Secondly, the Indian raiders, especially Pardeep Narwal, worked out Bangladesh's strategy very quickly. The visitors were keen not to give India any bonus points in the match and catch them while attempting a few. Captain Anup was caught in that way a few times and Bangladesh were neck-to-neck with the defending champions at the start.
Pardeep Narwal, who usually doesn't rely on bonus points and toe touches, thus came in handy. The Patna Pirates raider made great use of his agility; instead of going deep into the court in search of a touch on the corner defender, he constantly kept changing directions during his raids. That threw Bangladesh's strategy of catching a raider deep into the court out of the window. They had no answers to Pardeep's agility and guile and ended up giving him eight raid points.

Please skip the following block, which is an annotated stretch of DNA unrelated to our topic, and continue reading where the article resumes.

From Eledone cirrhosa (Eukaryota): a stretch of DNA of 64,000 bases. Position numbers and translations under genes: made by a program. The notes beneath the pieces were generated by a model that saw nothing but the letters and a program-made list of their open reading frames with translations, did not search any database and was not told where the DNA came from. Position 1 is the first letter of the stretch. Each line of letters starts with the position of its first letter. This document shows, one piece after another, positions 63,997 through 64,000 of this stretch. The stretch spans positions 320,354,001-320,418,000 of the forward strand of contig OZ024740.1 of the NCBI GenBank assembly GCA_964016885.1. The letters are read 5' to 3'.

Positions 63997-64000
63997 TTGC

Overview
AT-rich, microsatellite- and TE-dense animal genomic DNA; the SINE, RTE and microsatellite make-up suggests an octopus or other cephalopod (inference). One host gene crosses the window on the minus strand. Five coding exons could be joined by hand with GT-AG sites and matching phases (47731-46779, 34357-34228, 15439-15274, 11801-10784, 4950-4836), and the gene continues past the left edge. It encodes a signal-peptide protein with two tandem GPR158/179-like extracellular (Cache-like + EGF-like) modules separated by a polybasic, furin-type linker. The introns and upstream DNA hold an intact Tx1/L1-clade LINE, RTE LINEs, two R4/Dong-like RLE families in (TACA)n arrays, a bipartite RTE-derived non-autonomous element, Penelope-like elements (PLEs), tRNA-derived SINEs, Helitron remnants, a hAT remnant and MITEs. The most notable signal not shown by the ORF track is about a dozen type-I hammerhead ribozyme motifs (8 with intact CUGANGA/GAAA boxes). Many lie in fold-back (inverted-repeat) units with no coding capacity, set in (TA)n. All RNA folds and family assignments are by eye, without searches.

The Indian coaching staff warrant huge credit for bringing on Ajay Thakur in place of Deepak Hooda in the 11th minute of the game. Hooda had done alright before that, but he, like his raiding partner Pardeep on the day, is a left raider and Bangladesh were starting to set a strategy for that. Throwing Thakur, a right raider, into the mix added to the visitors' woes. Moreover, with his long arms, Thakur also didn't have to go too deep in the court to get his points. He attracted tackles from the corner defenders quite brilliantly, and they fell into his trap and became victims of his long reach. Once the Himachal Pradesh raider came on the mat, Bangladesh just couldn't live with the Pardeep-Thakur combo and completely collapsed. The duo ran rings around them and before they could grasp their breath, the game was gone.It was a smart decision to get Thakur on, as the 30-year-old had shown signs of form in the previous games as well.